One impediment to reporting is the aforementioned fear of litigation. Policies and laws that protect health care workers who come forward, not only from retaliation from coworkers and employers, but from criminal prosecution and civil suits as well should be promoted. It is our ethical duty to advocate for our coworkers and our patients [18]. Future errors may be prevented if a previous incident is investigated and the contributing factors are acted upon. If the incident is not reported, there is unlikely to be any reduction in the risk of recurrence. Reporting is the first step in a process that can identify system failures, facilitate learning and bring about change. In order to improve patient safety, it is therefore vital to have a mechanism of reporting safety problems of all kinds [10]. One solution may be disclosure and offer programs [9,22], which may help physicians advocate for their patients with reduced fear of litigation. These programs have been studied and suggest a favorable outcome for patients [23-25].

Advocacy also involves efficient health care, such as not subjecting patients to unnecessary procedures. The clinical laboratory plays a major role in the determination of a patient’s diagnosis as well as the choice and monitoring of therapy [26]. With over 4000 different laboratory tests available, and limited education about them, it is inevitable that clinicians will sometimes have questions regarding optimal use of ordering appropriate tests with the appropriate timing, and/or to make an accurate interpretation [10]. For example, tests may be ordered out of habit rather than a specific indication, excessive tests may be ordered due to being grouped on the same form, and once ordered, inaccurate or incomplete request forms can affect interpretation and thereby compromise patient safety [27,28]. Furthermore, medical schools traditionally do not require courses in clinical laboratory science and physicians are dependent upon the clinical laboratory as the single largest supplier of objective, scientific information on patients [26]. Laboratory physicians must also take an active role in the regulation of laboratory testing. It is unfair to the system and unacceptable to the principle of patient autonomy to subject a patient to unnecessary, outdated, or repetitive testing. Laboratory professionals are the first healthcare professionals to view objective, scientifically validated, patient data. The decisionmaking power to perform immediate follow-up testing based on the data found in primary testing would effectively lessen the length of stay for many patients in both emergency treatment and inpatient stays, making healthcare more affordable while increasing the efficiency and quality of medical care. Laboratory professionals using their clinical judgment to cut back on unnecessary testing is as defensible as utilizing skills to reject specimens of questionable value alter methodologies or change laboratory protocols [26].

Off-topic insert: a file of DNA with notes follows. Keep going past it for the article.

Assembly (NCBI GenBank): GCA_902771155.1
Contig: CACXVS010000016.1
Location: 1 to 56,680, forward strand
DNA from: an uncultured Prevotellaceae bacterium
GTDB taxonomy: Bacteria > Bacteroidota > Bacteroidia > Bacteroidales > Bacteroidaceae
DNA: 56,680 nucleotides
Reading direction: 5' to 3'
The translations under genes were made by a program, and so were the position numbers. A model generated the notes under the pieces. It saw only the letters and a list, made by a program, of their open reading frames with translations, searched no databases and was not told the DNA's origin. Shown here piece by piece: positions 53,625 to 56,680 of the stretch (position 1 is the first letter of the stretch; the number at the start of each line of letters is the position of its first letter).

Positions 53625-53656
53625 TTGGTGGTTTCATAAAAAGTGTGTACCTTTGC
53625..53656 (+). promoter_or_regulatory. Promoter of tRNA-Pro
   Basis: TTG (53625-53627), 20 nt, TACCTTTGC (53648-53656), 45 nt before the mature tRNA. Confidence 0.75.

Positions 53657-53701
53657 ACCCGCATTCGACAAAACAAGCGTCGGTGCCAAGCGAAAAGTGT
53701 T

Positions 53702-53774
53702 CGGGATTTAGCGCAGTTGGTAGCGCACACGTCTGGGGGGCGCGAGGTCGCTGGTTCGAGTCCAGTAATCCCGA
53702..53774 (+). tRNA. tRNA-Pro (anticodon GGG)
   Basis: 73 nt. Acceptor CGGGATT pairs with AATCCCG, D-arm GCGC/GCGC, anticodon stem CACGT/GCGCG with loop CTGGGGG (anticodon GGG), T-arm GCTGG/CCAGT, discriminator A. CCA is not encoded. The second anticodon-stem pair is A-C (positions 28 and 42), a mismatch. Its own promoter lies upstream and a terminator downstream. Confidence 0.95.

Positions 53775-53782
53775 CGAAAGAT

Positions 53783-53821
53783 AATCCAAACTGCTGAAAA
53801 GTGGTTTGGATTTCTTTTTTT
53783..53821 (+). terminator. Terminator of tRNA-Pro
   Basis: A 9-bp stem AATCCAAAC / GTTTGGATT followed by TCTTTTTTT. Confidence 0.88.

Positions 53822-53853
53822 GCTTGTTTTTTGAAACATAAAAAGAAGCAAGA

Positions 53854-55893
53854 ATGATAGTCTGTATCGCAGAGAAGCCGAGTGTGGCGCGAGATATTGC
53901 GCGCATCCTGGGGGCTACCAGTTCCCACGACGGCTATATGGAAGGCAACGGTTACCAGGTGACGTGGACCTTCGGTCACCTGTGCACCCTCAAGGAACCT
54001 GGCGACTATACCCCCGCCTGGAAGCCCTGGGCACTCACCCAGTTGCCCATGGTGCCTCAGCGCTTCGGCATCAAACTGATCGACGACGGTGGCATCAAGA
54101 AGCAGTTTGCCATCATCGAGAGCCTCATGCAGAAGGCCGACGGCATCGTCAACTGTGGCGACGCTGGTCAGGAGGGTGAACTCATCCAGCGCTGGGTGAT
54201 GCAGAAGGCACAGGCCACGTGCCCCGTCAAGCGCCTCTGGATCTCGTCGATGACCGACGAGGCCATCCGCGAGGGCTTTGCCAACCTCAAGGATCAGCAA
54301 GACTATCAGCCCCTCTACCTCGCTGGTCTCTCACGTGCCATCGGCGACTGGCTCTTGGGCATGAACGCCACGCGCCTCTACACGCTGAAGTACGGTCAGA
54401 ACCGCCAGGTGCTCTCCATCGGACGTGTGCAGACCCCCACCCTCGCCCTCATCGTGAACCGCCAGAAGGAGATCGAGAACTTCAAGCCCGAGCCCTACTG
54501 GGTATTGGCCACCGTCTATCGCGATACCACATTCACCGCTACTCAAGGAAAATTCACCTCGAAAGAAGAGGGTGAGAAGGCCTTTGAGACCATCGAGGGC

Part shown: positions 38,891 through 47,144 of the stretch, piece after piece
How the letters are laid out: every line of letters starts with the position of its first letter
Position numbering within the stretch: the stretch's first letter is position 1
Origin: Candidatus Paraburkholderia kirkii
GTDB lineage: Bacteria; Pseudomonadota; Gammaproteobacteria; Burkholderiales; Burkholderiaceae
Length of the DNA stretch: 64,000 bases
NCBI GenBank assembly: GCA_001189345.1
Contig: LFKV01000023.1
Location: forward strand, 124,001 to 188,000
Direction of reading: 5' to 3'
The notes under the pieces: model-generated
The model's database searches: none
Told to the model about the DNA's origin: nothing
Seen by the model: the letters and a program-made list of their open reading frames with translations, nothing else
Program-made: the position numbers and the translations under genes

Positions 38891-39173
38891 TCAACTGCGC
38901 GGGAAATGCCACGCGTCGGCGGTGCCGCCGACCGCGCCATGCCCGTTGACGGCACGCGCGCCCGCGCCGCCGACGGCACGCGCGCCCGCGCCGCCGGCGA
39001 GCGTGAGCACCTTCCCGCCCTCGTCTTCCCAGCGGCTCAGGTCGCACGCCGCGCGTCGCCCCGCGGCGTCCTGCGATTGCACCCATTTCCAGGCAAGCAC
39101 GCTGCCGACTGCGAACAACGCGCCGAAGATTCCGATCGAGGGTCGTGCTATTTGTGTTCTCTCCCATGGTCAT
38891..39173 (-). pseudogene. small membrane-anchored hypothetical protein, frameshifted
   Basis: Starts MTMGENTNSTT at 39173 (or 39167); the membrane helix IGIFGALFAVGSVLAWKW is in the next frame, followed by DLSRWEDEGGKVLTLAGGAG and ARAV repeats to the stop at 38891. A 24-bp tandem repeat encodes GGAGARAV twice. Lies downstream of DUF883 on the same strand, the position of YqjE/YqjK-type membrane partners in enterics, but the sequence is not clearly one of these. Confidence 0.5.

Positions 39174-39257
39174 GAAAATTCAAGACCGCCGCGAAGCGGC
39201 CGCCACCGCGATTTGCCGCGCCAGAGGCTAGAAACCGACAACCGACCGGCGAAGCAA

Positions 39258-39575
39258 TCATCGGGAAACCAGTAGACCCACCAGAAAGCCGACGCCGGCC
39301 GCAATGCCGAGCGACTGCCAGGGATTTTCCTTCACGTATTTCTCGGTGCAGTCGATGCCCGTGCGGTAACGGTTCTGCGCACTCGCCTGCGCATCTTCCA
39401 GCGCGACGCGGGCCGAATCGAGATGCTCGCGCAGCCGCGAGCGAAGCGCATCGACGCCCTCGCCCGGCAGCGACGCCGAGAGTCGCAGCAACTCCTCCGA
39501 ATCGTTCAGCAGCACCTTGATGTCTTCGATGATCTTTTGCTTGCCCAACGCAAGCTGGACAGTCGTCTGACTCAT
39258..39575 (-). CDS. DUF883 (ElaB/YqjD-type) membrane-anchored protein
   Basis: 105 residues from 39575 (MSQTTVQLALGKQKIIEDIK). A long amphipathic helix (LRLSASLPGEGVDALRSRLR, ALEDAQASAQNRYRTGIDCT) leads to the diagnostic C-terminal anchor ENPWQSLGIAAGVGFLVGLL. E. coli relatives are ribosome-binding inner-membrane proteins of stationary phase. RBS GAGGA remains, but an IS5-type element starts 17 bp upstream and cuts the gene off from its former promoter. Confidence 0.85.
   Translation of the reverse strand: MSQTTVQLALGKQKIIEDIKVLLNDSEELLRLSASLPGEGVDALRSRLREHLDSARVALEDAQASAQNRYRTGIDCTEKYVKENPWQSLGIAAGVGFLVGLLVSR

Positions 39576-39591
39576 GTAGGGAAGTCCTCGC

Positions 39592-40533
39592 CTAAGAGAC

Having ordered the test, retrieving the specimen has vast potential for error. First, inadequate patient preparation (for instance food intake, time of day, stage in menstrual cycle, smoking, medication, or co-morbidities) can influence the interpretation of results [29]. Further risks occur during the collection of the specimen (for instance inappropriate volume, hemolysed/clotted specimens, specimen contamination, wrong type of specimen for the analysis, and inappropriate timing) [10]. After collection, transportation errors include delays, inappropriate temperature, and specimen damage [30]. What should be the position of clinical laboratory professionals as the confront requests for out of date, repetitive, or inappropriate tests? What should be the position of clinical laboratory professionals as they deal with colleagues who are incapable or unwilling to maintain quality? [26]. Consulting the lab personnel, who possess the most in-depth knowledge of the aforementioned factors, can eliminate, or at least reduce, these potential errors. Therefore, advocacy on the part of the laboratory clinician involves the education of primary clinicians and residents, which could be seen as a sort of indirect advocacy.

Despite a perceived limited advancement in the reporting of errors, healthcare professionals should remain optimistic that with a continued emphasis on advocacy, including error reporting, the situation will move in a positive direction. Over time, the delivery of medicine has become increasingly complex and patient care, including safety, has become multi-disciplinary, which needs to be fully understood. There needs to be a continued emphasis on optimizing the system, both in terms of achievement and blame, rather than singling out individuals. When the interest is centered on avoiding consequences of an error, rather than patient safety, the idea of advocacy is lost. Even when physicians are not in direct patient contact, they must think about how the tests that are ordered and results given affect patients and intervene when necessary. Although at times it may seem like an endless struggle, our patients deserve a continuing best effort.